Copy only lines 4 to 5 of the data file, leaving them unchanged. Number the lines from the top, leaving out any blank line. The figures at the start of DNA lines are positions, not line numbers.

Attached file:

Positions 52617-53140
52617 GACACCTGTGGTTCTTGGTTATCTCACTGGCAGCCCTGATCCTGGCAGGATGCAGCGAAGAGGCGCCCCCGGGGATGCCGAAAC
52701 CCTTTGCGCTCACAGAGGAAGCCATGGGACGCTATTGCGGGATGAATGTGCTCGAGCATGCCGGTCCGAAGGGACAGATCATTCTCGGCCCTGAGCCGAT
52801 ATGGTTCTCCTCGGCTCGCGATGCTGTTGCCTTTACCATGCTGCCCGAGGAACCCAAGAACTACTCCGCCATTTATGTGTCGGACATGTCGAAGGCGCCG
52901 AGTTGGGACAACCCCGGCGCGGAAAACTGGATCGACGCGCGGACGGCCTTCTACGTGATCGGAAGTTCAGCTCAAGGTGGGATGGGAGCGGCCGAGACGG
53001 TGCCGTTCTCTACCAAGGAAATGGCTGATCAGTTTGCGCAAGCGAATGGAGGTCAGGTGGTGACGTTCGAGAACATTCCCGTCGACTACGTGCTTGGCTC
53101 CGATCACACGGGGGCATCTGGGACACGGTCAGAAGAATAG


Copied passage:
52801 ATGGTTCTCCTCGGCTCGCGATGCTGTTGCCTTTACCATGCTGCCCGAGGAACCCAAGAACTACTCCGCCATTTATGTGTCGGACATGTCGAAGGCGCCG
52901 AGTTGGGACAACCCCGGCGCGGAAAACTGGATCGACGCGCGGACGGCCTTCTACGTGATCGGAAGTTCAGCTCAAGGTGGGATGGGAGCGGCCGAGACGG